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DeJongh Signs Borrowing Bill

An act authorizing $120 million in new borrowing and allowing the government to bill 2009-2011 property tax at the 1998 rate became law Friday with Gov. John deJongh’s signature. This latest economic stabilization measure, approved Jan. 24 by the Legislature, temporarily decreases the threshold for the territory’s Insurance Guaranty Fund from $50 million down to $10 million until 2015.

The Insurance Guaranty Fund is a government fund to insure insurance companies, so residents do not pay insurance premiums, and then find themselves without a net if the insurance company folds. Each year, five percent of gross receipts tax paid on every insurance policy in the Virgin Islands is deposited into the fund; roughly $15 million to $20 million per year, until it reaches $50 million.

That pool of money can normally be tapped into only if an insurance company registered to do business in the territory becomes insolvent and cannot pay its claims. Since that is a very rare occurrence, the government has periodically tapped into the funds, replacing them with a letter of credit. The government already has a letter of credit in place for much of the funds. Temporarily decreasing the threshold allows the government to both retire that letter of credit and tap the fund for more money right now.

In his letter to the Legislature accompanying the signed bill, deJongh praised the Legislature for its action earlier this week to increase the Gross Receipts Tax from 4.5 to 5 percent. That measure replaced an automatic sunset date with a sunset provision ending the increase when $185 million in revenues has been raised.

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"The action just taken by the Legislature to increase the gross receipts tax to five percent, as I requested almost a year ago, indicates a seriousness of purpose in dealing with our present economic crisis — a positive and welcome sign that we can do what it takes to address our financial challenges," deJongh wrote to the Legislature.

DeJongh line-item vetoed a section of the act that repealed legislation devoting four percent of Gross Matching Fund revenues tied to Diageo and Cruzan agreements to paying off government debts.

Once the Legislature passed that act, the administration entered in to contractual obligations as the Legislature mandated and cannot break those contractual obligations now, deJongh said.

He also line-item vetoed a section that would have given a 10 percent gross receipts tax discount for early payment, saying while "perhaps it was an unintended consequence … its effect is to violate the government’s financing documents which secure the government’s Gross Receipts Tax bonds." he said. To assure bond purchasers that gross receipts tax revenues which form the security for the bonds are not improperly forgiven or diminished, the government “covenanted not to take any action that would result in a reduction in the rate," he said.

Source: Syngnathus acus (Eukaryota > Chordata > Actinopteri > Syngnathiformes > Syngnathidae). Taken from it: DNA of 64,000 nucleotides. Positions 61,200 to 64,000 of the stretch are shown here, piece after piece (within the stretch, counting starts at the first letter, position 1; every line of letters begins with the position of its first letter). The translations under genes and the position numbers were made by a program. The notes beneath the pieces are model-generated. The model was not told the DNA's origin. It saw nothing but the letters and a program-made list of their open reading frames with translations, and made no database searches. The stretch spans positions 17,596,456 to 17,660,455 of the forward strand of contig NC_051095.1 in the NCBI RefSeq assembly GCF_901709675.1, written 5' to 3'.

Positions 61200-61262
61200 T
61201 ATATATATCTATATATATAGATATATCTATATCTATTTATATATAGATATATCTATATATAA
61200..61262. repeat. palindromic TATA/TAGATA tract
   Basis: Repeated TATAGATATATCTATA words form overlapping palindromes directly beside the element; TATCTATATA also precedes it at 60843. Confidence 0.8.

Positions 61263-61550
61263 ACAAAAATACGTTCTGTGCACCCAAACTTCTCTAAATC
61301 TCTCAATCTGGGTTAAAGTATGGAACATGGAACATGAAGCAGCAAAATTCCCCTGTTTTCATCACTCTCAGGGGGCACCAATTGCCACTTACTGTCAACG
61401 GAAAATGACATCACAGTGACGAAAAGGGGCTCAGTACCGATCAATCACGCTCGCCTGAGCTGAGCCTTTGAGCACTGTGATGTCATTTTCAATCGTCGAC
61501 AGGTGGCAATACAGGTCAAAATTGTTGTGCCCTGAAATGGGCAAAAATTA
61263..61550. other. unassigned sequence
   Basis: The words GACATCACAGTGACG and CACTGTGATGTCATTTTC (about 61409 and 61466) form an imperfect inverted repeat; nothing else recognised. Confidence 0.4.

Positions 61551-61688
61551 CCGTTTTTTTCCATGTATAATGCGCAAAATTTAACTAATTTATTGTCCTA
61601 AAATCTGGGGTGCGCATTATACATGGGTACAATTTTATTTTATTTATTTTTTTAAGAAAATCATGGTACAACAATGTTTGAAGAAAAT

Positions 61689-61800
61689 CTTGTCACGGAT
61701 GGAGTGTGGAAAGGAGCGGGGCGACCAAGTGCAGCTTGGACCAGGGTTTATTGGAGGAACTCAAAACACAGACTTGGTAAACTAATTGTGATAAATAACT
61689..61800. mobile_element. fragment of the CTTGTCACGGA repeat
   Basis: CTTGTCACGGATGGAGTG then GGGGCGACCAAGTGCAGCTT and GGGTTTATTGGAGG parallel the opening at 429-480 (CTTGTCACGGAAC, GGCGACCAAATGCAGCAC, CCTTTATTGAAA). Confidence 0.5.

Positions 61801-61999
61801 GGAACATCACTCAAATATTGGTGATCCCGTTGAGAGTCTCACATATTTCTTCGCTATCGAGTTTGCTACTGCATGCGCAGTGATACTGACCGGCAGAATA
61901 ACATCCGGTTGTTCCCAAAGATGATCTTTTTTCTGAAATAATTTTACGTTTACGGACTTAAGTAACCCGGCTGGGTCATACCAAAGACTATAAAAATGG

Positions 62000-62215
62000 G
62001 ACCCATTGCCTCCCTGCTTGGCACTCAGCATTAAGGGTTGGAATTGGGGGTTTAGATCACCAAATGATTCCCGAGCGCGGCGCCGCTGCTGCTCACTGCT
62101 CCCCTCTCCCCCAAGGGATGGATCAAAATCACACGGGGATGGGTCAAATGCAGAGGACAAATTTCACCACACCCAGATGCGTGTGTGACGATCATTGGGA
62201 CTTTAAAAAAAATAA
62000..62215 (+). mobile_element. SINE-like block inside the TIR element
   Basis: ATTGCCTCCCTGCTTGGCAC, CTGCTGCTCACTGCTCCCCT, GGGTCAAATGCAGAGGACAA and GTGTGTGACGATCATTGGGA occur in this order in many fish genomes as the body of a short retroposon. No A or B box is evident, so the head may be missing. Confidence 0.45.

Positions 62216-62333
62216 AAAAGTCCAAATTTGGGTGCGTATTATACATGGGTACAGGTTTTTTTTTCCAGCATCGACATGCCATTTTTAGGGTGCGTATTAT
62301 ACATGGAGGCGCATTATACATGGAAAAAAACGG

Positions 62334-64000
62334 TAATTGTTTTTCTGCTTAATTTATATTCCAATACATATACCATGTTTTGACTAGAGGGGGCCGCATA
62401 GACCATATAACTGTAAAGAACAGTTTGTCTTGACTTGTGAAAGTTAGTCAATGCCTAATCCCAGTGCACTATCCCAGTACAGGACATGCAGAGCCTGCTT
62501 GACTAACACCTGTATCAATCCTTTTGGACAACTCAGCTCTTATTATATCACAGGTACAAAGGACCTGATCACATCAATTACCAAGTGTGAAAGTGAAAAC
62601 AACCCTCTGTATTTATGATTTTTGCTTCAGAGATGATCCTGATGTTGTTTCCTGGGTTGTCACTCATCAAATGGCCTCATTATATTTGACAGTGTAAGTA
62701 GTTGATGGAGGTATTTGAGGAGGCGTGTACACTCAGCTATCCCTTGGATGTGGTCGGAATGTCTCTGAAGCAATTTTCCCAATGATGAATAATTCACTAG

Finally, deJongh vetoed a section giving employees a right to return to their former positions for up to two years. "Stripping the management authority of the executive branch, whose role it is to decide whether a position can be vacated for up to two years by placing that decision solely in the hands of the employee would jeopardize and hinder government operations, especially during these difficult economic times when employees are being called upon to do more," he said.

The governor acknowledged two resolutions: one that asks Delegate Donna Christensen to petition federal agencies for money to retrofit schools and hospitals with solar panels and one requesting an economic summit "held over the period of four consecutive weeks" with a $5,000 budget, after which the president of the Legislature would convene the legislature in committee of the whole, to consider short term measures developed from it.

While praising the concern over the state of the economy, deJongh said he was "doubtful whether another economic summit, as proposed, is sensible or practical at this point," suggesting the summit may "only serve to delay," making the difficult decisions that need to be made.